And then coming back this evening, from my window seat I assigned myself the task of looking for the McNaught comet which is within viewing range at the moment. I knew it was supposed to be somewhere to the west and we were above the clouds, but I think it was too light for me to be able to find it. The clouds were in two layers, with cotton wool below and languid whispy ones above. As we approached Heathrow I saw numerous other planes skittering around just above the cotton wool layer but, alas, no comet.

Maybe I'll look in the dawn sky to the South-East again in the morning.

Wednesday, 10 January 2007

terminally pretty

flatbed ford
I just watched a documentary about the emergence of Californian music centred around the Troubadour in Los Angeles. One of the bands that formed there was the Eagles, and last night I kept hearing "take it easy" running through my head.

You know the one...
Well, I'm a standing on a corner in Winslow, Arizona
and such a fine sight to see
It's a girl, my Lord, in a flatbed Ford
slowin' down to take a look at me


Now I've travelled Arizona's Route 66 (though its hard to find nowadays) and know the corner in Winslow, thenearby frozen-in-time Williams and the beautiful and mystical Sedona. On Saturday, I will be in the adjacent State of Nevada and I can tell the whole area is seeping back into my subconscious.

But first I'm off to Frankfurt, Germany before, on Saturday, making the trip to the desert.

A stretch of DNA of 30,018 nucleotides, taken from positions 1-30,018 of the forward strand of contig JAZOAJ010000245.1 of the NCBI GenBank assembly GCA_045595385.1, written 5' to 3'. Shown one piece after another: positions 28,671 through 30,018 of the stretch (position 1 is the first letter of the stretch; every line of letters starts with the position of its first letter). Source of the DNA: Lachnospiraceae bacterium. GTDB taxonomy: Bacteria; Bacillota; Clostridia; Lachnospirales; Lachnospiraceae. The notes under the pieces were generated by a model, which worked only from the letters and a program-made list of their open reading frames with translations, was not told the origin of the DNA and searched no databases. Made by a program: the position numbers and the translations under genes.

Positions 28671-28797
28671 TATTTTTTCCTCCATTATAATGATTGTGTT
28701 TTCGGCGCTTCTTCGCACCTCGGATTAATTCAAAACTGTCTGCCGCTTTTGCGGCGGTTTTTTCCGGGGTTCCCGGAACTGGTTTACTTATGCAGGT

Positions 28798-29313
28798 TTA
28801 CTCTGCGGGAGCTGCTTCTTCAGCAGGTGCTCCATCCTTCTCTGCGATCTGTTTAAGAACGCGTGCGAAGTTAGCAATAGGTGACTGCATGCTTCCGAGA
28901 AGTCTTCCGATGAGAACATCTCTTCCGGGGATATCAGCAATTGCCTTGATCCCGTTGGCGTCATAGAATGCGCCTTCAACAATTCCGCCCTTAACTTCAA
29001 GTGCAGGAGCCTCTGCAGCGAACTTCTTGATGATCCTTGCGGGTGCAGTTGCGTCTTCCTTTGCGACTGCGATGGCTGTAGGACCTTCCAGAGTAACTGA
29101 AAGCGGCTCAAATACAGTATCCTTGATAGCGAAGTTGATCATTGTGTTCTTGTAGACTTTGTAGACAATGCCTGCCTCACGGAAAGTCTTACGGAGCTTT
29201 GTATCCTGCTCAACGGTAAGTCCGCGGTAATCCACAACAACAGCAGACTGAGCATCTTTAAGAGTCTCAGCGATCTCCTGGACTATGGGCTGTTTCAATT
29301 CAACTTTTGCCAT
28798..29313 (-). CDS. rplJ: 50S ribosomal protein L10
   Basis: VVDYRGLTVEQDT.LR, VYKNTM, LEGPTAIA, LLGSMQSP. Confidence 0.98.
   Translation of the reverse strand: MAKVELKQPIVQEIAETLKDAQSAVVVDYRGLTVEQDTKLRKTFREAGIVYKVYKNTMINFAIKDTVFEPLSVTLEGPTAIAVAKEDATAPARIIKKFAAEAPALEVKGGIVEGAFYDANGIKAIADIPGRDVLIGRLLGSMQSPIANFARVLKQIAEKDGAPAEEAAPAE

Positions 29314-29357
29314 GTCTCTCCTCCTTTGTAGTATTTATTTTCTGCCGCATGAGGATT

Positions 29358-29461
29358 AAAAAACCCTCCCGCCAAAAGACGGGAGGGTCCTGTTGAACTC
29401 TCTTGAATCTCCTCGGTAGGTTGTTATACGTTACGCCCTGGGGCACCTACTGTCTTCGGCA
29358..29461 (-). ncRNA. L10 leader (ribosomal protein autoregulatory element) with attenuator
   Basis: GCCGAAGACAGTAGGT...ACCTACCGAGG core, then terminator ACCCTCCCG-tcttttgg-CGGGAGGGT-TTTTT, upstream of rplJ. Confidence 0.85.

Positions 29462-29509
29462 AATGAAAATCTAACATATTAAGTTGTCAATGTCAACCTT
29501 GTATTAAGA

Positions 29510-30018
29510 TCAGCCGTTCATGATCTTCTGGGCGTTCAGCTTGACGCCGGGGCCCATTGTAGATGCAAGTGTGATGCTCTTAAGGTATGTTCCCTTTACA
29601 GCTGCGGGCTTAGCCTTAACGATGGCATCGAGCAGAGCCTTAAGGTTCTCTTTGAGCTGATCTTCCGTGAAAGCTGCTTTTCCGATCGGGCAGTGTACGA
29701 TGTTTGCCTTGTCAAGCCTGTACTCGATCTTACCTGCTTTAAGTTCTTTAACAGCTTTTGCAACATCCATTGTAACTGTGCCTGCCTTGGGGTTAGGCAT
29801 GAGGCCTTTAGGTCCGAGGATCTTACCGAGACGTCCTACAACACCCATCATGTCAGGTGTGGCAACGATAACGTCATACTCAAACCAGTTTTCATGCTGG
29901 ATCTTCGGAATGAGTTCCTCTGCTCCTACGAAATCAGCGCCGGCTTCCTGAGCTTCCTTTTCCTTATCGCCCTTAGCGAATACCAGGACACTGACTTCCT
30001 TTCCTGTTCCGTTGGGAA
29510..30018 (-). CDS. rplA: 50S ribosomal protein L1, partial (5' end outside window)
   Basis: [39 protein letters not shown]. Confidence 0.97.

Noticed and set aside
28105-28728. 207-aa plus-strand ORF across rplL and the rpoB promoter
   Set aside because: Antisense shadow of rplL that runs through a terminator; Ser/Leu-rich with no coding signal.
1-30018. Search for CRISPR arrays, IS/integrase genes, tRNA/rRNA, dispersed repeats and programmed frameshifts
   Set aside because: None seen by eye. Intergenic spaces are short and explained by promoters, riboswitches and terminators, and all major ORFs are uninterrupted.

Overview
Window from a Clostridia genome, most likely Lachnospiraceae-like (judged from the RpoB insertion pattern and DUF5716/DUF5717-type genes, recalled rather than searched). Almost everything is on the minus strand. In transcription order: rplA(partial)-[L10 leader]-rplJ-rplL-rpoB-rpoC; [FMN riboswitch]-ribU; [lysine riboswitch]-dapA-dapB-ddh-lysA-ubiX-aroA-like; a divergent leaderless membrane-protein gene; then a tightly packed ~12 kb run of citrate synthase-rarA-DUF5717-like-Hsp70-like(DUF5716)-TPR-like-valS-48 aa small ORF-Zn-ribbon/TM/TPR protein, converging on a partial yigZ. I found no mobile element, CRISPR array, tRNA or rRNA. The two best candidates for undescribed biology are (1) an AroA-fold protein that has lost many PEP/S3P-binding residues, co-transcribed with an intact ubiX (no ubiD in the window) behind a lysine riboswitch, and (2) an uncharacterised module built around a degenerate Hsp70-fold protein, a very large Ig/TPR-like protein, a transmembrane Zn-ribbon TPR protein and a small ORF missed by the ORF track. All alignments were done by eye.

OTA Wordless Wednesday

bruges street
Sometimes it is just fun to wander
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Tuesday, 9 January 2007

ringing

iphone.jpg
The final version of the Apple iPhone (above) is surprisingly similar to the rashbre lab reconstruction(below).

But then the lab did have the Apple patent to work from. Need to wait until June before they are available in the High Street.

iphone 4
The iPhone uses technology called Multitouch instead of a keyboard or pointer, and runs Mac OS X, which is also used on modern Macs and is a Unix variant. Predictably is has iTunes synchronisation and the full range of browser, email and similar applications. The 11.6mm thick device features a wide screen 3.5-inch, 160 dot-per-inch colour screen.

Along one side, there is a ring/silent switch and volume controls. On the silver back is a 2 megapixel digital camera. The bottom features a speaker, microphone, and iPod dock connector.

The quad-band iPhone has wifi and bluetooth and also incorporates a proximity sensor that deactivates the screen and turns off the touch sensor when the device is lifted to the face. It behaves like an iPod and supports video as well as contact scrolling for phone contacts.

The iPhone's text messaging looks like iChat and a touch keyboard appears on the screen below. Apple has also included its Safari Web browser and a version of Mail as well as a variation of dashboard widgets.

Great demo here

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Monday, 8 January 2007

time takes a cigarette

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The clocks in the lounge of rashbre central have only just been adjusted back to GMT from Daylight Saving Time.

This has been less of an inconvenience than expected, including to visitors, who have been mildly relieved to gain another hour during their visits.

rashbre central time (RCT)
Originally something of an oversight, this meant that parts of rashbre central were inadvertantly on Central European Time, whilst the kitchen and some other areas had retained their British identity.

Sunday, 7 January 2007

Big Sister?

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Jade and Betty
Channel 4 seems to be eating itself at the moment, and the viewers seem to be enjoying it.